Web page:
Regardless of the US election result, Antipodes’ view is the longer-term direction of markets will be very similar.
In our latest podcast episode, US election: Two pathways, one destination for markets, Jacob Mitchell explains this in further detail, and also analyses some of the more immediate election investment implications.
Listen to the full episode or continue reading below.
Democrats or Republicans simply represent two slightly different pathways to a very similar destination.
There will be more fiscal stimulus whether the Democrats or the Republicans emerge victorious – it’s the nature of stimulus that will vary. The additional stimulus is likely to be further amplified by COVID-19 vaccine success – a factor ultimately far more important to the long-term direction of markets than the election.
The Democratic pathway
Biden has campaigned on a 7 trillion-dollar fiscal agenda with the big-ticket items comprising education, infrastructure/decarbonisation and healthcare spending.
Aggressive income and investment stimulus is positive for economic growth. In that backdrop real rates can rise from record low levels, particularly with the additional pressure of funding the enormous fiscal deficit in the US, and the dollar would potentially weaken over the longer-term.
In global portfolios this favours high-quality cyclicals that have been ignored by the market, particularly stocks that benefit from infrastructure spending like 5G and decarbonisation plays.
In decarbonisation this accelerates the emerging super cycle we’ve been discussing for some time – suddenly you have the three biggest regions – Europe, China and the US – embarking on long-term decarbonisation plans. This could lead to a switch from a ‘virtual’ to a real asset investment cycle. Volkswagen and EDF (Électricité de France) are examples of beneficiaries in Antipodes’ portfolio.
An environment of super-charged fiscal stimulus and higher rates is also likely to be beneficial to financials – which are valued at incredibly attractive multiples in both an absolute and relative sense – as higher rates take some of the pressure off net interest margins and stimulus likely buffers overall credit costs in the economy.
You have to consider how the Democrats’ aggressive spending plans will be funded. Biden is proposing lifting taxes to cover almost half of the spending, but there will still be a net 2 trillion addition to the fiscal deficit, from today’s 4 trillion dollars.
This will mean greater taxes on the corporates and the wealthy, a negative for domestic US businesses. And there’s the potential for a less friendly policy environment for big tech and pharmaceutical companies.
Much has been said about what might happen if the Democrats win enough Senate seats to remove the filibuster (essentially a tactic used in the Senate to obstruct and delay legislative change). This would open the door to reform and could further embolden the agenda.
Removing the filibuster rule is extreme. It’s not out of the question, but remember the Republicans and Democrats have previously controlled both the House and the Senate and haven’t removed the filibuster for legislation.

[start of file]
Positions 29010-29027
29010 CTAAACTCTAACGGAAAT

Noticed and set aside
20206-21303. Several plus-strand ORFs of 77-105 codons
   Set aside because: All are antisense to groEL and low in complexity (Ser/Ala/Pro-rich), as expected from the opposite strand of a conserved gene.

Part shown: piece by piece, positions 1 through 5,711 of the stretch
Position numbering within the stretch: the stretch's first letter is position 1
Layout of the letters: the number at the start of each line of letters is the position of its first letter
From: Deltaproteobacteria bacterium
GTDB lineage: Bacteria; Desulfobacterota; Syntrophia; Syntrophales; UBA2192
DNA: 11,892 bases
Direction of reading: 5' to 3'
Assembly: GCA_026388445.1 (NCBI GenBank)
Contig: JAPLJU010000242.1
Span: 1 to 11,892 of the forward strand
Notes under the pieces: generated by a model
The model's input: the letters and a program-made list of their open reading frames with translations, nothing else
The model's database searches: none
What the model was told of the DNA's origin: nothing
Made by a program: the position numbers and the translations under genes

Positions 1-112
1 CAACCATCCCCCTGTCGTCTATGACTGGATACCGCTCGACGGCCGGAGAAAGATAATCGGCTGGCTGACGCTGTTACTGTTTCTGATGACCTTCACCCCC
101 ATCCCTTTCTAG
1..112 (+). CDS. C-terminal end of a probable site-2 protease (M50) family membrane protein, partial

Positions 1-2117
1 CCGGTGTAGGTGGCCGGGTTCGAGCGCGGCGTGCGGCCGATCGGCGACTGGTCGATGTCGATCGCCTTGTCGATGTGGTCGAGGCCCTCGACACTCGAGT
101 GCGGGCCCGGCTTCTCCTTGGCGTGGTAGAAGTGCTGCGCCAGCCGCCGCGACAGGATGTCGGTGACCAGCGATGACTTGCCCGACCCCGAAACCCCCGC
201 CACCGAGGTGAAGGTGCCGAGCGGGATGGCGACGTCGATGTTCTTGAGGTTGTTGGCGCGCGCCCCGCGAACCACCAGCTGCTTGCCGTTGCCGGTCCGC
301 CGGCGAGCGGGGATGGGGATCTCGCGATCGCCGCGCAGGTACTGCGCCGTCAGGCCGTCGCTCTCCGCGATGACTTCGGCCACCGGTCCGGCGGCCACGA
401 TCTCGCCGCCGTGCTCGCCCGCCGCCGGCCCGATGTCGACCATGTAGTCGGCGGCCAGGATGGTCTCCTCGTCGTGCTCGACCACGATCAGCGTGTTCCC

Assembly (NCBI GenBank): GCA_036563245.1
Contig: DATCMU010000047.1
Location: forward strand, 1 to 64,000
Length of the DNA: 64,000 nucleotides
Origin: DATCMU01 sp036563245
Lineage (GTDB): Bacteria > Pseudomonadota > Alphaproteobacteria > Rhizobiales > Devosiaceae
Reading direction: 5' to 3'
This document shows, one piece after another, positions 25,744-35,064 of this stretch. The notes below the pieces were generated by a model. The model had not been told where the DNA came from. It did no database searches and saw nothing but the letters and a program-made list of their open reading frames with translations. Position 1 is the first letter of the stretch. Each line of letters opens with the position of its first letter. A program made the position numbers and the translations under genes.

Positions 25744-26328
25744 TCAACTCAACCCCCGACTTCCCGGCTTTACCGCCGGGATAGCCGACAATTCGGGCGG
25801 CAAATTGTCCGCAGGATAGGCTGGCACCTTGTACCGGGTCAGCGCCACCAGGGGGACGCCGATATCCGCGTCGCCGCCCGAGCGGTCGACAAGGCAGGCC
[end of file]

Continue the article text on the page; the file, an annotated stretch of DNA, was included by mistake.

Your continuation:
There is also the possibility of Biden winning and the Republicans maintaining control of the Senate. The Democrats would have a difficult time passing legislation and progressing their fiscal policy agenda.
There would still be fiscal stimulus, but it may be more muted as each stimulus package would have to be a negotiation between the Republicans in the Senate and Democrats in the House.
The Republican pathway
For Trump, it can’t get better. He already has the Senate and is unlikely to gain the House. There is the possibility of a weakened scenario where the Republicans lose the Senate, but this is generally the status quo scenario. Will it be status quo for markets?
In the more immediate term that is likely. The market reaction won’t be as friendly to cyclical stocks as a Democratic clean sweep, and secular growth stocks could extend their rally in the short-term, especially if vaccine news was to disappoint.
Naturally, Trump wants economic success, so there will still be more stimulus but it will be negotiated. That additional stimulus upside will flow through to cyclically-exposed businesses, but perhaps in a less accelerated fashion than what could happen under a Democratic clean sweep.
Positioning investment portfolios
Investors can enjoy both pathways.
Cheaper expressions of growth in Antipodes’ portfolio, such as Microsoft and Facebook in the US or Alibaba and Tencent in China, can emerge as winners on both paths. These companies have been lockdown beneficiaries, but will continue to benefit in a reopening scenario. They are pragmatic value, and provide some balance for continuation of the status quo from a US political perspective.
At the same time we think exposure to high quality, lower multiple, more cyclical stocks such as Siemens and CapitalOne will benefit as government sponsored investment programmes and the potential normalisation in consumer behaviour boosts economic activity.
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